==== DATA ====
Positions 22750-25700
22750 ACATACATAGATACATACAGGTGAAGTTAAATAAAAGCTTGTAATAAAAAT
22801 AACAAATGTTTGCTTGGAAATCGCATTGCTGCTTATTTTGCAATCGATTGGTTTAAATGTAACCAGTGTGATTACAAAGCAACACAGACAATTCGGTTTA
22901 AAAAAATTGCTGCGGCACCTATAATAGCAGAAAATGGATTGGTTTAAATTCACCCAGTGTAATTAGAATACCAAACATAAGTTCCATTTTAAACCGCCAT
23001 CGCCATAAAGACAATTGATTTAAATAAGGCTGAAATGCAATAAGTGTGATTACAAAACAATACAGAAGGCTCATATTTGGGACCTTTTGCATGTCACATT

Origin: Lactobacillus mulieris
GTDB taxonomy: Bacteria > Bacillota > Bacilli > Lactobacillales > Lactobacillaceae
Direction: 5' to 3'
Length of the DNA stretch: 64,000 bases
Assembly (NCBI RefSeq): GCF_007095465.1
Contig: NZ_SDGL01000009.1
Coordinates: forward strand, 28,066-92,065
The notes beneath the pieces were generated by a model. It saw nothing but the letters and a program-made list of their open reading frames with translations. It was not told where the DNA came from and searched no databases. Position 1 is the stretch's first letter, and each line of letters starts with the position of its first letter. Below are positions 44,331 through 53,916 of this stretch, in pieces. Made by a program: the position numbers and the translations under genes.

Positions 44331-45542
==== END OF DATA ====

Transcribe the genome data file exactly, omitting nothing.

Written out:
Positions 22750-25700
22750 ACATACATAGATACATACAGGTGAAGTTAAATAAAAGCTTGTAATAAAAAT
22801 AACAAATGTTTGCTTGGAAATCGCATTGCTGCTTATTTTGCAATCGATTGGTTTAAATGTAACCAGTGTGATTACAAAGCAACACAGACAATTCGGTTTA
22901 AAAAAATTGCTGCGGCACCTATAATAGCAGAAAATGGATTGGTTTAAATTCACCCAGTGTAATTAGAATACCAAACATAAGTTCCATTTTAAACCGCCAT
23001 CGCCATAAAGACAATTGATTTAAATAAGGCTGAAATGCAATAAGTGTGATTACAAAACAATACAGAAGGCTCATATTTGGGACCTTTTGCATGTCACATT

Origin: Lactobacillus mulieris
GTDB taxonomy: Bacteria > Bacillota > Bacilli > Lactobacillales > Lactobacillaceae
Direction: 5' to 3'
Length of the DNA stretch: 64,000 bases
Assembly (NCBI RefSeq): GCF_007095465.1
Contig: NZ_SDGL01000009.1
Coordinates: forward strand, 28,066-92,065
The notes beneath the pieces were generated by a model. It saw nothing but the letters and a program-made list of their open reading frames with translations. It was not told where the DNA came from and searched no databases. Position 1 is the stretch's first letter, and each line of letters starts with the position of its first letter. Below are positions 44,331 through 53,916 of this stretch, in pieces. Made by a program: the position numbers and the translations under genes.

Positions 44331-45542